The pandemic has made it possible for art media which would traditionally be seen in the context of a gallery or museum to be streamed online from the comfort of your home. It allows the viewer the freedom and flexibility to search and find content that resonates with them. And for someone like myself that loved to be inspired by new and provoking ideas the excitement of exploring and discovery is now endless. So, don’t waste a good crisis. My searching led me to DIS. A streaming visual media platform that re-imagines society’s relationship to videos and streaming channels, making intellectual theory accessible when it would typically be presented in an academic thesis.
As Ontario and many other provinces call for a state of emergency in an attempt to slow the COVID-19 pandemic, it is leaving its citizens cooped up in self-isolation subject to hours of binge-watching on Netflix. As an avid lover of the arts, and a board member to a local media arts centre, I too had made the decision to temporarily close our doors as many other institutions are forced to reduce social gathering and the spread of the virus. This has resulted in any museums offering virtual tours of their exhibitions in an attempt to continually engage with their members. Several months ago before the pandemic hit our shores, Toronto hosted its first Art Biennial, 72 days of free art. Did you get a chance to catch one of over 20 programs scattered across the city of Toronto and Mississauga? Taking a very academic and political topic, “The Shoreline Dilemma”. On an autumn weekend, I bring my friends, who “like” art, to the Small Arms Inspection Building in Mississauga located on the Lakeshore. I …
One of the must-see things to do when you are in Dublin is visiting the Guinness Museum. It was one of the best museum experiences I have ever done. Unlike most traditional museums which present a collection of artifacts, the Storehouse takes you through the brewing process of how this famous beer is made. The layout, the graphic design, the sensory elements, the overall presentation etc. really make this museum exemplary in terms of cohesive and immersive storytelling.
The Kelvingrove Art Gallery is one of the most recognizable buildings in Glasgow. Designed by John W. Simpson and E.J. Milner Allen in 1901, it was originally titled the Palace of Fine Arts. As a designer walking through the space, I’m the type of person who is looking at the context and not necessarily the content. I’m looking at how things are presented not necessarily the thing on display. As I entered the wing with all the busts, for me it’s not the sculptures that compel me closer, its the way they engage the viewer with the full spectrum of space. Busts hanging from the ceiling draws me more in than a bust of Queen Victoria.
You gotta love a museum with a sense of humour. In the front of the entrance stands an equestrian statue of the Duke of Wellington sculpted by Carlo Marochetti. The statue has a traffic cone on its head. The cone has come to represent the city’s light-hearted attitude to authority in most tourist books.
The 16th installment of Come Up To My Room (#CUTMR) is an alternative design exhibition that provides a platform for experimentation outside the norms of art and design, at the edges between intention and interpretation. Freed from the constraints of traditional practice, CUTMR encourages spatial exploration that engages our senses, our memories and our perceptions of reality. The exhibition challenges participants to push their everyday practice by offering a blank canvas upon which to explore new themes and ways of working. Framed within the backdrop of the historic 130-year-old Gladstone Hotel, CUTMR invites artists and designers to create site-specific, immersive installations that stimulate the imagination and encourage discussion and dialogue between contributors and visitors alike. The Gladstone welcomes Jana Macalik & Jennie Suddick as the curatorial team for CUTMR 2019.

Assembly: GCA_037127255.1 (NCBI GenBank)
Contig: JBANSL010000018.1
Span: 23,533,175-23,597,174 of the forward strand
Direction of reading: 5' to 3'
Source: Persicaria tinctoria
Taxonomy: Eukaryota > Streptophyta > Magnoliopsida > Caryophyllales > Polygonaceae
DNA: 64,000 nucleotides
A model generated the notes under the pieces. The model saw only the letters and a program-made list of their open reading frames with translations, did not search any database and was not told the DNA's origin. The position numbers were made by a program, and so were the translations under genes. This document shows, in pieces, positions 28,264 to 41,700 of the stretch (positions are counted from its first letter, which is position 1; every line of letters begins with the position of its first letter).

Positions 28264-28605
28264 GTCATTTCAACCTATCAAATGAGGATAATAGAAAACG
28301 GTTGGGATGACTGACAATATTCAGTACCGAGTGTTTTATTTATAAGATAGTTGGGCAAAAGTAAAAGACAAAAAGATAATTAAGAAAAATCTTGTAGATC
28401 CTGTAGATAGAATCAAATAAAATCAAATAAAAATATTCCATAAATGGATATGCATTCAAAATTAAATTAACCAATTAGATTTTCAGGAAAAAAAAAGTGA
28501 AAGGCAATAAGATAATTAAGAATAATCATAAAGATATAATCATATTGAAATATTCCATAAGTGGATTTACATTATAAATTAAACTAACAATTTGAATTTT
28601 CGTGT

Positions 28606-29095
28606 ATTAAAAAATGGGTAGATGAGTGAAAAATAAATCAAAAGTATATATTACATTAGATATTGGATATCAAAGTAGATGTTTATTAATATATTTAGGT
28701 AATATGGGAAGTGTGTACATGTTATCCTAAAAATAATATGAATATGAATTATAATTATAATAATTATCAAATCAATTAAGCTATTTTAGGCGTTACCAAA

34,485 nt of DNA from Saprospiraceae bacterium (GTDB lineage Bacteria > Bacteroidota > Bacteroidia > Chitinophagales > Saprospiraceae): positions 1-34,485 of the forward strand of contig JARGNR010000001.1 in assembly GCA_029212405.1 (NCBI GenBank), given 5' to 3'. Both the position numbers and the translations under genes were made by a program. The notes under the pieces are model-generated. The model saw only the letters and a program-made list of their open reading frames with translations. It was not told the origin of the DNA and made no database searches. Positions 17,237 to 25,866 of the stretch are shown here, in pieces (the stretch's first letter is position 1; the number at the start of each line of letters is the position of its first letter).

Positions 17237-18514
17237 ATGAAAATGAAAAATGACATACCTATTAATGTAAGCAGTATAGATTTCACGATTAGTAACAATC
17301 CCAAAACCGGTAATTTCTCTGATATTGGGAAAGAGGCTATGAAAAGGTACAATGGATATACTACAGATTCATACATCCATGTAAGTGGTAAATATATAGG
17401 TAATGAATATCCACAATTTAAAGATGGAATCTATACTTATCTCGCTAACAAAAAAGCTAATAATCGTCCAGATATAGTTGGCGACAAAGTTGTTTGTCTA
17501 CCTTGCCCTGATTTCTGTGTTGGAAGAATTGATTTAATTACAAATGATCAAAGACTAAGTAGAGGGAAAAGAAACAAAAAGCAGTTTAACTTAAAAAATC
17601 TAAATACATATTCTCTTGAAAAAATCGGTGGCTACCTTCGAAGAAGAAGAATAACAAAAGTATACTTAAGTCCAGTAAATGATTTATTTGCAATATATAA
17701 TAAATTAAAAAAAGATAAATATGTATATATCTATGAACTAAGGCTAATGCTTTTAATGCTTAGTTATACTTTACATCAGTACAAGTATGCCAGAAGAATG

“We are brokers of dialogue,” Director of Conference Programming, Ian Chodikoff mentions as he explains the shift in IDS’ (Interior Design Show 2019) current vision. The expanded programming of “bringing people together to experience the power of design” speaks to the new opportunities the show is trying to foster among the industry.
When I learned about this gallery called ARTECHOUSE where they bring together art, science, and technology, I had to make my way there…even though it was in Washington, DC.
Sharing an Uber is always interesting when you tell them where you are going and they call the site a ‘parking lot.’ This is what I experienced on my last trip to Washington, DC. On a recent trip to Washington, DC, I had the opportunity to visit the National Building Museum to see Snarkitecture’s Fun House which is the Museum’s imaginative Summer Block Party series of temporary structures inside its historic Great Hall.
“I can do that, all I need is an iPhone and a couple of lights,” this is what my friend says as we go through an interactive experience that flips our image as we walk through. This is one of the many lack lustered experiences we were hunting down because it was Nuit Blanche and art was in the air. I remember years ago when they had proper funding and sponsorship the top tier artists and installations that flooded the streets of Toronto. Now, I feel there is a real gap in programming, curation and all around art. I had this same experience at Hamilton’s Supercrawl, where I was looking for some real art and was disappointed at what was presented.